Zheutlin thinks she probably made up that story as a marketing ploy. But when you think about it, it's probably even more remarkable if the businessman didn't exist.
How many people do you know who would be capable of putting their lives on hold today—never mind in the 1890s—to travel for 15 months around the world like that?
We'll have some more details on Monday. (Somebody please remind me: I’m supposed to ask Zheutlin what happened when Annie reached El Paso; apparently there’s a good story.)
But for now, I’m sure you’ll agree the moral of the story is clear: Every successful family needs at least one talented writer.
Of course I’d say that, right? But otherwise, if you learn that you have an ancestor with a strange adventure worth sharing, who will be in charge of telling the tale?
(Have a great weekend. Sign up here if you'd like to be in on Monday's interview.)
In case you missed it
Here’s the video from yesterday’s interview with Dr. Bruce Greyson, author of After: A Doctor Explores What Near-Death Experiences Reveal about Life and Beyond.
7 other things worth your time
The Biden administration will buy 500 million doses of the Pfizer-BioNTech coronavirus vaccine to share with countries around the world, with the option to buy an additional 200 million. … The doses were purchased at a not-for-profit price rather than the $19.50 per dose the U.S. paid in its initial Pfizer contract, according to sources. (Axios)
Amazon is giving its corporate employees greater flexibility to work remotely, the company said Thursday, in a significant U-turn from its earlier return-to-work guidance. In an internal memo sent to employees, Amazon said it expects employees to work in the office three days a week, leaving them the option to work remotely up to two days a week. Leadership teams will determine what days employees will be required to work from the office, the company said. (CNBC)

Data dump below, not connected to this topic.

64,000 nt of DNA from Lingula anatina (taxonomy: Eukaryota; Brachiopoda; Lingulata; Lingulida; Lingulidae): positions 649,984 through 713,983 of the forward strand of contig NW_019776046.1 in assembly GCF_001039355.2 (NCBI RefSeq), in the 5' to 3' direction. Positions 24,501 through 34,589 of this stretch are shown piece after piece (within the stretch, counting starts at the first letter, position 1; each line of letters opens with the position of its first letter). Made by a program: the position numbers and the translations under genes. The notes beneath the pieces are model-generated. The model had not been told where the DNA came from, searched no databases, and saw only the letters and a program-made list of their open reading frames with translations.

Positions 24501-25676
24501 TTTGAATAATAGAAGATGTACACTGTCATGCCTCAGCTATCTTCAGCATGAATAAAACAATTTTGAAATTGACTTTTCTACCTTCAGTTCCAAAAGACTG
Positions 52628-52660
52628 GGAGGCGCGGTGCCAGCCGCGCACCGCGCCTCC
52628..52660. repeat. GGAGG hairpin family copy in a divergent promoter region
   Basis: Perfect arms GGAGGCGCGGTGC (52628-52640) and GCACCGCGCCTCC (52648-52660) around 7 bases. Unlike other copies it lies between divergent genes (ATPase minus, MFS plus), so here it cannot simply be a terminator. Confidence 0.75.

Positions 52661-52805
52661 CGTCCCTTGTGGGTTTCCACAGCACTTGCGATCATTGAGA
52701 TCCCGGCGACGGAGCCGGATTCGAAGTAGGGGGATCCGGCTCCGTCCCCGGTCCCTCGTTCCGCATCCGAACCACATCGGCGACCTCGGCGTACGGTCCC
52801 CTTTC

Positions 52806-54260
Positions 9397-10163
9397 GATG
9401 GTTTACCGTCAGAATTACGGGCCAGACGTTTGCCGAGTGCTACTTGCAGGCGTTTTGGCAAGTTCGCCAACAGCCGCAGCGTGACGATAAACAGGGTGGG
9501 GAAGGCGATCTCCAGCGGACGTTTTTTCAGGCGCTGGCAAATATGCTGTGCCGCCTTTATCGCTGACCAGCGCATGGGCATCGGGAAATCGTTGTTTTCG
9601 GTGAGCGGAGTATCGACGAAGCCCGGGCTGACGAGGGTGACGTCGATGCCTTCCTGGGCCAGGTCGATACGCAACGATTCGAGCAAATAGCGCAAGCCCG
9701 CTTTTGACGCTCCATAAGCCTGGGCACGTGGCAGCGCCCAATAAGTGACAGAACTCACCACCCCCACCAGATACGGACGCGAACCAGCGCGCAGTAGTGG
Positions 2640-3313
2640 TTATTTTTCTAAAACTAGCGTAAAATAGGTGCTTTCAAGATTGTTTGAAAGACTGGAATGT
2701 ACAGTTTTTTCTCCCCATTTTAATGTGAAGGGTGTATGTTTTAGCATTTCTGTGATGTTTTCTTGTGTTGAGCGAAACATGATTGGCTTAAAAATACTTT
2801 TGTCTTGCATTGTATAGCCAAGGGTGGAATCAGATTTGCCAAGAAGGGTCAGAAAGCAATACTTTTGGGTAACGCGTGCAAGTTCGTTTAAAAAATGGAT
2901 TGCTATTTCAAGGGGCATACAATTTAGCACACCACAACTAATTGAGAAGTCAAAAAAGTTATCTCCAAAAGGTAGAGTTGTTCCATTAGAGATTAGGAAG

Australian swimmer Madeline Groves has decided to drop out of the country's upcoming swimming trials for the Tokyo Olympics, citing "misogynistic perverts" who "exploit young women" in a viral post to social media. The 26-year-old athlete, who earned two silver medals at the 2016 Olympics in Rio de Janeiro, initially announced the decision in an Instagram post. (People)
These are the cities with the most dog attacks on US Postal Service letter carriers during 2020. (Spoiler: Houston, Chicago, Los Angeles, Cleveland, Denver, everywhere else.) (USPS)
This is something I’d never think of, given where I grew up and live, but it solves a real problem: Two students won a $10,000 grant from MIT to build a robot that can go inside grain bins and do jobs that are dangerous and difficult for farmers. “After hearing some farmers talk about how they've lost loved ones or how they themselves have gotten injured, I got really passionate about the project,” said co-creator Zane Zents. (AgWeb)
JBS, the world’s largest meat supplier, confirmed Wednesday that it paid the equivalent of $11 million in ransom to hackers who targeted and temporarily crippled its business. … The company consulted with its own tech workers and external cybersecurity experts, it said, and decided to pay to make sure no data was stolen. (Washington Post)
One hundred thirty-five years after gifting the original Lady Liberty, France is sending a second, smaller Statue of Liberty across the Atlantic just in time for America's July Fourth festivities. The bronze sibling statue, nicknamed the "little sister," has been in France since its completion in 2009. The statue has a lot to look up to in her big sister: Standing at 9 feet and weighing nearly 1,000 pounds, the replica is one-sixteenth the size of the original. (NPR)
Thanks for reading. Photo credit: Public domain. The photo is not actually Annie Cohen Kopchovsky, but it’s the same era. Want to see all my mistakes? Click here.